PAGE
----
When bands such as Van Halen, The Smiths and Duran Duran went on tour, John Featherstone was the guy who designed the light and sound spectacle on stage.
He still counts some of those rock stars as close friends, but now he's working in a different kind of arena -- one that's considerably more serene.
If you goWhat: "Illumination: Tree Lights at the Morton Arboretum"
When: Friday through Jan. 2. Doors open from 5 to 8:30 p.m.; lights out at 9:30 p.m.
Where: Morton Arboretum, 4100 Route 53, Lisle
Tickets: $13 for adult members, $18 for others off-peak; $17 for adult members, $22 for others on peak days
Info: (630) 725-2066 or Mortonarb.org/Illumination
Featherstone and his team of designers are the creative forces behind one of the region's premier holiday light shows: "Illumination" at the Morton Arboretum in Lisle.
The show opens Friday for a nearly two-month run featuring tens of thousands of LED lights and plenty of music and special effects along a one-mile route with forests, hills and stunning vistas "in every direction," says arboretum education director Anamari Dorgan.
And while his spotlight once focused on flamboyant musicians in the 1980s, Featherstone's production is no less dramatic when hundreds of trees along the trail are the showstoppers.
"We wanted to develop an experience that was firmly anchored in the idea of the trees being the real stars of the show," the British lighting designer says.
The sprawling outdoor museum -- home to tree collections from around the globe -- long has been a must-visit in summer and fall.
But now, with "Illumination" brightening what had been a stark winter landscape, the arboretum has become a holiday season destination, too. More than 350,000 turned out for the event, created exclusively for the arboretum, in its first three years.
If you're looking for Santa peeking around a tree, though, you may want to try someplace else.
"We said right from the get-go, 'Look, if you want twinkle lights on trees, that's fine, but that's not what we do,'" says Featherstone, founder of the company, Lightswitch.
Before opening "Illumination," Featherstone and arboretum officials gave the Daily Herald a behind-the-scenes tour of this year's show and a new "grand finale."
Here's a look at some of the highlights.
What: Two dozen elegant chandeliers are suspended on fir trees along the southeastern section of the Illumination trail.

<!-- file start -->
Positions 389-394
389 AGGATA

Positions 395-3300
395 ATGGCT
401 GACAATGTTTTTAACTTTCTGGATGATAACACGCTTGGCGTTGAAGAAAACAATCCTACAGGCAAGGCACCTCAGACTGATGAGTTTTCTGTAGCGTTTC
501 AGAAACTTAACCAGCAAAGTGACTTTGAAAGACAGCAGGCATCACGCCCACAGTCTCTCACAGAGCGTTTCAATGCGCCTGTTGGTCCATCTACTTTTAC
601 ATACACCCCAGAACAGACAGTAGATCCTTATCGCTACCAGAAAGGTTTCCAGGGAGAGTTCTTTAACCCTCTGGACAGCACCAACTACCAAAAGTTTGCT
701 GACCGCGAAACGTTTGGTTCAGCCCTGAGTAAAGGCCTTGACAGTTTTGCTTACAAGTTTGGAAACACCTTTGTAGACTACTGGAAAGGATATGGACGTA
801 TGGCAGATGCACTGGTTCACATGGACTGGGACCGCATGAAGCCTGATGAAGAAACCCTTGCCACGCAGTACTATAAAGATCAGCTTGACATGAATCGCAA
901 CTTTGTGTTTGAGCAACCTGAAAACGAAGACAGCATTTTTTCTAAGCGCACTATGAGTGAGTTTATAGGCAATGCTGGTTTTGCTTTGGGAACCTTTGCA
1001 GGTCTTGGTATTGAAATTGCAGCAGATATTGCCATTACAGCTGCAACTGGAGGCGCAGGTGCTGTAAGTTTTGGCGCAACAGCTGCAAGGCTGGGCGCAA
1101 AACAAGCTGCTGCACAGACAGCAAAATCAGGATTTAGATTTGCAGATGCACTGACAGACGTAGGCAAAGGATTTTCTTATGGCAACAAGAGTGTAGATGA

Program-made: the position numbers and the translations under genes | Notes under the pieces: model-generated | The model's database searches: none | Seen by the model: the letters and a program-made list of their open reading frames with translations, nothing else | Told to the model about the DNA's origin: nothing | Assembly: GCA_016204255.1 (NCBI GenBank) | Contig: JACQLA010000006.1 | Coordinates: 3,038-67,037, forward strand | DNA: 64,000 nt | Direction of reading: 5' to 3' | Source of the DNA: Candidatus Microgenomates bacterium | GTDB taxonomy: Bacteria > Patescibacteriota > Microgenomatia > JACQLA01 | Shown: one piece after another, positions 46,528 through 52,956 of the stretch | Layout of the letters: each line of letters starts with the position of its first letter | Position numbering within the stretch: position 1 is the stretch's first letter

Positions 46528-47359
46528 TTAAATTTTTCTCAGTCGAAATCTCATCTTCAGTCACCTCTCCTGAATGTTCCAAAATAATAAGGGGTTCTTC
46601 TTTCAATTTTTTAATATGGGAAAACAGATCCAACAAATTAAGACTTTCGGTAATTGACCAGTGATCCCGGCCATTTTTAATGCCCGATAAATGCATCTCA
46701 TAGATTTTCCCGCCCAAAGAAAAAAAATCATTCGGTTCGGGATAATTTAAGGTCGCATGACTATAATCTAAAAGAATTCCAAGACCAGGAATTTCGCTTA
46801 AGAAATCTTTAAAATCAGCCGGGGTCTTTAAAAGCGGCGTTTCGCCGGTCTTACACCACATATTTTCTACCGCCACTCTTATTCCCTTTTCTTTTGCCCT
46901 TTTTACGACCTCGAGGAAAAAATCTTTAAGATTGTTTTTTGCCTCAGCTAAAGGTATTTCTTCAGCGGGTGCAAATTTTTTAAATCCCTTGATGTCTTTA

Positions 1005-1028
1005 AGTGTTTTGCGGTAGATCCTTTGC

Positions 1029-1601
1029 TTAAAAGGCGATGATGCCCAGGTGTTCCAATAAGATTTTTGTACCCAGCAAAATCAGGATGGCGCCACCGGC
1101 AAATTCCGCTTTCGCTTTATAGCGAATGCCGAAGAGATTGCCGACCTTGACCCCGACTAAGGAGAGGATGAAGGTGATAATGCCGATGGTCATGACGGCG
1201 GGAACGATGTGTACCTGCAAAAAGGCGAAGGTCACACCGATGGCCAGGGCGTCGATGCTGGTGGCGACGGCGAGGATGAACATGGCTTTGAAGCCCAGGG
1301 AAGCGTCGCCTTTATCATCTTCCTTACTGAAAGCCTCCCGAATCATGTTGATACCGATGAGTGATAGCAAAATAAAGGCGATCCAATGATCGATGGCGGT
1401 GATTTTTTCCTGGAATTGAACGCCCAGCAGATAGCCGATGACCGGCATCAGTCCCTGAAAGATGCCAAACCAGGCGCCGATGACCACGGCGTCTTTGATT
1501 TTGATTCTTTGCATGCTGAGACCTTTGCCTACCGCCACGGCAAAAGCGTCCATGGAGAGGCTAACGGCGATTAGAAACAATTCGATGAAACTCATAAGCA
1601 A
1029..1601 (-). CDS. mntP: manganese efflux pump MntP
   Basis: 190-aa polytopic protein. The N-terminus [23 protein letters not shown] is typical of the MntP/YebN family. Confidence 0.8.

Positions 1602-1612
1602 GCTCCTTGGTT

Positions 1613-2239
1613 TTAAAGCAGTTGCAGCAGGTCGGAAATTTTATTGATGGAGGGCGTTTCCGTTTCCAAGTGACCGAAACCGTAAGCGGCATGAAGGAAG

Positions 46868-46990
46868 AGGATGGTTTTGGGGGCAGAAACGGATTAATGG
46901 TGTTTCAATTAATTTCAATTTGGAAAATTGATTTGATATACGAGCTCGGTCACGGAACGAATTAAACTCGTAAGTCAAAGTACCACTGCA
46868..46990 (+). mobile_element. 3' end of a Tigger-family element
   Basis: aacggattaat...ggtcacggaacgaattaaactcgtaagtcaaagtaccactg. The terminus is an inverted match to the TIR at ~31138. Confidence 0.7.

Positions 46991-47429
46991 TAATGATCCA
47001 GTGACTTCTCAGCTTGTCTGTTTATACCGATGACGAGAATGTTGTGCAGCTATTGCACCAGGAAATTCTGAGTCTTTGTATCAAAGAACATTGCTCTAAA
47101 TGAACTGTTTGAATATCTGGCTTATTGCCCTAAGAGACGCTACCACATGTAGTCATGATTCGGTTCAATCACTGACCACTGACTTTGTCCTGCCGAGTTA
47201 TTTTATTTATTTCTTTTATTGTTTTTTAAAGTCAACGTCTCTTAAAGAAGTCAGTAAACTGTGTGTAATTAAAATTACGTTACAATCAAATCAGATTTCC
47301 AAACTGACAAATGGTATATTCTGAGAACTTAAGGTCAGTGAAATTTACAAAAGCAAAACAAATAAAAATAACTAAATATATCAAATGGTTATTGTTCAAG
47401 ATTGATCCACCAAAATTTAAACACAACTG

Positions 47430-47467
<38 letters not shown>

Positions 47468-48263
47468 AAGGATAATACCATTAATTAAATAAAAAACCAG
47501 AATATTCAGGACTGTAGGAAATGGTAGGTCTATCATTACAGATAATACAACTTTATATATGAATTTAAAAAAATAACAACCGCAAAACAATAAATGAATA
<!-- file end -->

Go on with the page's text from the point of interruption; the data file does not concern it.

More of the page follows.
Mood: Romantic or magical, depending on the viewer.
"It's a really big hit with kids," Featherstone said. "It turns into 'This is the grand ballroom for the fairies and the sprites.'"
For the grown-ups, it's apparently the perfect setting for popping the question. The arboretum has heard from couples who have gotten engaged at Crystal Promenade and then return the following year as husband and wife.
"How great is that? That's one of the most important commitments you can make in your life and that they choose 'Illumination' to do that really is incredibly rewarding for all of us," Featherstone said.
Inspiration: Featherstone admits there was some "head-scratching" on both sides about hanging chandeliers from trees, but he wanted to explore the boundary between humans and nature.
What: A crowd favorite. Lighting fixtures on the ground are synchronized to a soundtrack -- beat by beat -- from "The Nutcracker" and cast beams of color on groups of trees as if they were ensembles of an orchestra: percussion in the back, strings on the left.
The recording features four pieces from "Nutcracker" performed by the Chicago Symphony Orchestra.
Mood: Bold flashes of color in woods that feel like an amphitheater. These fixtures are not search lights but produce thin rays. "We walk a very careful line between wanting that kind of effect and not disturbing the night sky," Featherstone said.
Setup: His team deconstructs the music to decide how it wants to reflect each beat. Synchronization technology allows the lighting hardware to effectively listen for cues from the audio system.
Hug a Tree
What: A trio of trees form this interactive feature, one of many on the "Illumination" route. Expect to stand in line to see how the branches light up when you wrap your arms around the trunk.
Mood: Playful. "What better way to get to know a tree than to give it a big squeeze?" asks Dorgan, the arboretum's education director.
What: Spotlights in shades of purple on a pair of trees native to Japan and planted in the 1920s.
Mood: Perhaps the most understated of "Illumination." "We treat them like the crown jewels that they are," said Featherstone, whose team works closely with Morton arborists to install lighting without damaging trees or their roots.
Meadow Lake Magic
What: The narrow light fixtures drifted with the flow of the lake last year and now are anchored by cables in a rigid design that complements "Illumination's" finale.
Setup: The devices are linked by Wi-Fi. Control nodes in stand-alone sheds tucked away in the trees dictate the brightness of light that flickers across the water.
"It's a huge amount of data that needs to be controlled," Featherstone said.
What: Polished PVC pipes stand tall in the center of the arboretum's hedge garden, resembling tree trunks and, again, accentuating that line between man-made and organic.
Mood: A last, roughly four-minute hurrah set to a custom piece of contemporary music.
Inspiration: "We wanted to give a really strong and defined final experience," Featherstone said, as crowds end "Illumination" back at the Visitor's Center.
"This is our big, vibrant, colorful, celebratory send-off."